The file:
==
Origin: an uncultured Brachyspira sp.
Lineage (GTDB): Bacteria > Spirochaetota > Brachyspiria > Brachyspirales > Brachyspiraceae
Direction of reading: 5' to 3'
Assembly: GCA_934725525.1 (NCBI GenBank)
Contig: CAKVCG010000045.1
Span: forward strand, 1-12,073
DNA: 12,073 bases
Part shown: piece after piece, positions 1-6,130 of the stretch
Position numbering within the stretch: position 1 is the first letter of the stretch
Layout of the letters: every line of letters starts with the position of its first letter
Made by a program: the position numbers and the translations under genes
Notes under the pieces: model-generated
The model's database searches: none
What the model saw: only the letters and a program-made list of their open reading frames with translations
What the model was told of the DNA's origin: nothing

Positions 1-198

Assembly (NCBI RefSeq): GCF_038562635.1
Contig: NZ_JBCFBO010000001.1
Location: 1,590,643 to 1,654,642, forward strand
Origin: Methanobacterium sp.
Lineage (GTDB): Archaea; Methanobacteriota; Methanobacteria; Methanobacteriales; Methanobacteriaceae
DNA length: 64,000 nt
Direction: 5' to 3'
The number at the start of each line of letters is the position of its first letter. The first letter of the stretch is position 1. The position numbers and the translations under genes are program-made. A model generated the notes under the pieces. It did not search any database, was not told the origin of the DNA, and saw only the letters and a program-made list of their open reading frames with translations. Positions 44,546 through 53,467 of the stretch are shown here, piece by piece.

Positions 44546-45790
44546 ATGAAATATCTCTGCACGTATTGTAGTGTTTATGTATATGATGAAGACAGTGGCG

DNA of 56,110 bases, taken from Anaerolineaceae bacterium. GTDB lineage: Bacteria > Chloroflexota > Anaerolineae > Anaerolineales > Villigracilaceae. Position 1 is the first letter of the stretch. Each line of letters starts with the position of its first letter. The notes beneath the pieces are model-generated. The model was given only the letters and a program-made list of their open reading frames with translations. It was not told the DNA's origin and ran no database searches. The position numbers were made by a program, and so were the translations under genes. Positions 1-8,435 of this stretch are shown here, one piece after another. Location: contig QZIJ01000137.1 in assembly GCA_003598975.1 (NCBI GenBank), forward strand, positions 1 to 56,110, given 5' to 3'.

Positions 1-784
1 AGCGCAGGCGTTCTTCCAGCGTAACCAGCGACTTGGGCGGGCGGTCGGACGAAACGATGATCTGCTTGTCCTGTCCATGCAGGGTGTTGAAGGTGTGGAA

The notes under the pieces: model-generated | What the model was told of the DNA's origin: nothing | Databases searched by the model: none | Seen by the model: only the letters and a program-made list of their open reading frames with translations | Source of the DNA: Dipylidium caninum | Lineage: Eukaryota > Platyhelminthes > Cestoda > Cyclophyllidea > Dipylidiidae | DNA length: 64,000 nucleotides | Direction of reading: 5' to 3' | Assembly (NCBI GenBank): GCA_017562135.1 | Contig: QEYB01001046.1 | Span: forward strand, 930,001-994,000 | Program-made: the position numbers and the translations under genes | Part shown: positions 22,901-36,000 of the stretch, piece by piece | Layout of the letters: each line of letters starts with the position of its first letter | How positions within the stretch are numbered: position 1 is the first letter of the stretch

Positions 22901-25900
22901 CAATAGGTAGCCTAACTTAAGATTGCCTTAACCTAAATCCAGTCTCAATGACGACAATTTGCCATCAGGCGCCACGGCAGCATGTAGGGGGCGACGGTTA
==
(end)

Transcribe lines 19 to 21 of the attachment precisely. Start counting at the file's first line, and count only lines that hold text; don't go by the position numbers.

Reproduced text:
Location: 1,590,643 to 1,654,642, forward strand
Origin: Methanobacterium sp.
Lineage (GTDB): Archaea; Methanobacteriota; Methanobacteria; Methanobacteriales; Methanobacteriaceae